Cyxtera director of cybersecurity and threat analytics Aaron McKee adds: “Cryptocurrency mining relies on the computational power of the system used to create the currency and process the transactions. Many are realising that the computational power, which requires a huge investment, is at a premium with the result that on-premise and cloud-based resources are being targeted by hackers, who will look for the weakest link to install and propagate their mining software to steal computational power to mine for coins, and they don’t care who they hurt in the process.

“Each unauthorised crypto-mining exploit can result in a loss of productivity, network bandwidth degradation and even have a negative impact on operational costs. Another, often overlooked, aspect of crypto-mining is the enormous impact to infrastructure resources they consume. Power, cooling, and hardware over-utilisation costs must also be factored into damage calculations.”

Future of cryptocurrency: Will cryptocurrency replace national currency?

Despite these negative aspects, there is still great potential for cryptocurrencies to flourish, and murmurs are already being heard of its potential to replace national currencies one day. This is the opinion of Google’s top-rated futurist Thomas Frey, who predicted that, by 2030, cryptocurrency will have a significant impact as a medium of exchange.

He said: “Cryptocurrencies are going to displace roughly 25% of national currencies by 2030. They’re just much more efficient, the way they run.”

Institute for Global Futures CEO and chairman Dr James Canton said that the surge in popularity of cryptocurrencies represents “the legitimisation of a new asset class emerging alongside the traditional global economy”.

“I’d say you can expect an exponential increase of new investment vehicles to come from crypto-finance,” he added.

Others were more cautious regarding the future of cryptocurrency.

Murko tells Verdict: “Bitcoin might not replace all of the existing systems, but it adds a new layer of value – similar to how we still have regular postal mail and fixed-line telephones even though we have Facebook, Skype, and Gmail. The impact has already proven to be significant.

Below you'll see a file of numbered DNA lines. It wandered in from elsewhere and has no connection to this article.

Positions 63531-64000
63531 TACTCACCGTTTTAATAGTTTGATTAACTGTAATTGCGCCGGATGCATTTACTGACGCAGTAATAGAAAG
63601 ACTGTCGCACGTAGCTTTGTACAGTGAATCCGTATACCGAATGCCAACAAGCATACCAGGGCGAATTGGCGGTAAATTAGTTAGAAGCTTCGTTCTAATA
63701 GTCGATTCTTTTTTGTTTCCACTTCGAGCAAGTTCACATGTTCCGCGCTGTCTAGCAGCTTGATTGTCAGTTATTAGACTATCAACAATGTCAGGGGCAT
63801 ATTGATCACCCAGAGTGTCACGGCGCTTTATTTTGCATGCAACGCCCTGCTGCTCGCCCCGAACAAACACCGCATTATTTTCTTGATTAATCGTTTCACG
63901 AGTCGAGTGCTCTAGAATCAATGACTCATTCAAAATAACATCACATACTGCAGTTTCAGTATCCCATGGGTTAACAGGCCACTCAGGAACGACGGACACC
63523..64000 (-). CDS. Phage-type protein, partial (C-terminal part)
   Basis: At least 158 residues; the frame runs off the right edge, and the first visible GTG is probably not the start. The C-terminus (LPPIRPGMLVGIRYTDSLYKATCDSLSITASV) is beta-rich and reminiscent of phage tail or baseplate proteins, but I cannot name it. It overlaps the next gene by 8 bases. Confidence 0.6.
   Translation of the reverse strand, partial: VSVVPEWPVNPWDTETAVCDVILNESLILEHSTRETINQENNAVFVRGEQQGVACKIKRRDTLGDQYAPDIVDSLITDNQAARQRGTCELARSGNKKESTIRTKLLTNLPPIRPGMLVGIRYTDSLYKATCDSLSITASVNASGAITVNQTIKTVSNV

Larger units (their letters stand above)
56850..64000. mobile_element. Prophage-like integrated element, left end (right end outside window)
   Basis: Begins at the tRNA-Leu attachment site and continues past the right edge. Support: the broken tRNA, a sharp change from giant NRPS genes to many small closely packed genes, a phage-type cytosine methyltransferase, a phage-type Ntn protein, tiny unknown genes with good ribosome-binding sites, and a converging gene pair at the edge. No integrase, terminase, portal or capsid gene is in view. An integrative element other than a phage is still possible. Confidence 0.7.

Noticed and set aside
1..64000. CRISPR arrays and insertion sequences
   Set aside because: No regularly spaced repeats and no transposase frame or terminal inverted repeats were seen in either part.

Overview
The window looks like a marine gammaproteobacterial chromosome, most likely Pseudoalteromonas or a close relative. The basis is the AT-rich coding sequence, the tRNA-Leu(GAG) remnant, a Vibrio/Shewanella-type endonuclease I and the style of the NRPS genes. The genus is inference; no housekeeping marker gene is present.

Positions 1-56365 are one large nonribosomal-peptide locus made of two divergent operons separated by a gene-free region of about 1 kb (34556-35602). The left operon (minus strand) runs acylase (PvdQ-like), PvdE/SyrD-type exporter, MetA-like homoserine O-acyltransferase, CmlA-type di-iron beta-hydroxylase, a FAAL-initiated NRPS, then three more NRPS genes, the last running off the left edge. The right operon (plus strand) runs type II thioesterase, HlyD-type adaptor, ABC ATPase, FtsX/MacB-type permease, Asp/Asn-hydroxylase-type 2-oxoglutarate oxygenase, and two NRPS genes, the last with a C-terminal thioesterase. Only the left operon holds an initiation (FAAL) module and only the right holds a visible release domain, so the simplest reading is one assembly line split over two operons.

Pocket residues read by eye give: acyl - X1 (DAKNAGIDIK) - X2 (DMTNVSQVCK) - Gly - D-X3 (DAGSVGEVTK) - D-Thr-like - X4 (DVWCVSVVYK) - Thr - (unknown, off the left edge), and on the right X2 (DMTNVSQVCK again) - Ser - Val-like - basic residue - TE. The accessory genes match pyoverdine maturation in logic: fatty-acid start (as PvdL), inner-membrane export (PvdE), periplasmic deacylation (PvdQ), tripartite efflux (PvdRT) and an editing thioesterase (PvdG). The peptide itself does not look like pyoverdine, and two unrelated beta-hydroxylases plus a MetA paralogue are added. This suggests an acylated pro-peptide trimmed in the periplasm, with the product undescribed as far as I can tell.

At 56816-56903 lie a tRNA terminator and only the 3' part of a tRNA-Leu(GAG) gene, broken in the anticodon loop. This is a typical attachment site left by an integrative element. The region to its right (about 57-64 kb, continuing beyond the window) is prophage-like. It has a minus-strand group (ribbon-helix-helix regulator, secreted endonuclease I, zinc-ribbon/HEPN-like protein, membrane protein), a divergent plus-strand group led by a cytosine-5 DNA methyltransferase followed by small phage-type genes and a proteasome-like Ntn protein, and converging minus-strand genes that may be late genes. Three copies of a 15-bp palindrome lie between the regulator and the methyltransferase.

“Other currencies will probably play a different, more focused role and people may use Bitcoin to store or switch between these other currencies. Something like a global reserve digital currency, not unlike the US dollar in the current financial system.”

Some altcoin developers are also aiming to use cryptocurrency to incentivise positive choices by users, especially regarding the environment.

Energi Mine CEO and co-founder Omar Rahim said: “There is very little attention paid to the concept of using cryptocurrencies in an environmentally positive way. Instead of thinking about personal gain, we should instead focus the narrative on how they can be used for the good of society. A cryptocurrency-based tokenised reward system would allow for rewarding people for positive behaviour in a way that could create long-term positive change.

“Energi Mine is currently using this idea to incentivise people to make environmentally friendly choices, giving people a tangible financial reward in the form of Energi Tokens (ETK) for positive changes in behaviour. In this way, cryptocurrencies can have a positive environmental impact rather than a wholly destructive one.”

Sequant Capital CEO George Zarya tells Verdict: “Cryptocurrency is likely to become more institutionalised as the years progress. Despite launching onto the investment scene with much fanfare, it is important to remember that it is still young and needs to mature in the market. A more mature market will lead to increased investment from professional investors such as hedge funds, further legitimising cryptocurrency in the financial sector. This will naturally lead to tighter regulation and controls to protect investments and legitimise businesses that work in the sector.

“As time goes on, cryptocurrencies such as Bitcoin will be viewed less as a means of payment and more as an asset class. And introduction of stable coins will popularise cryptocurrencies as a payment method. In short, the future will bring increased controls and reliability to the asset, allowing individuals and groups to invest and bank with security and ease.”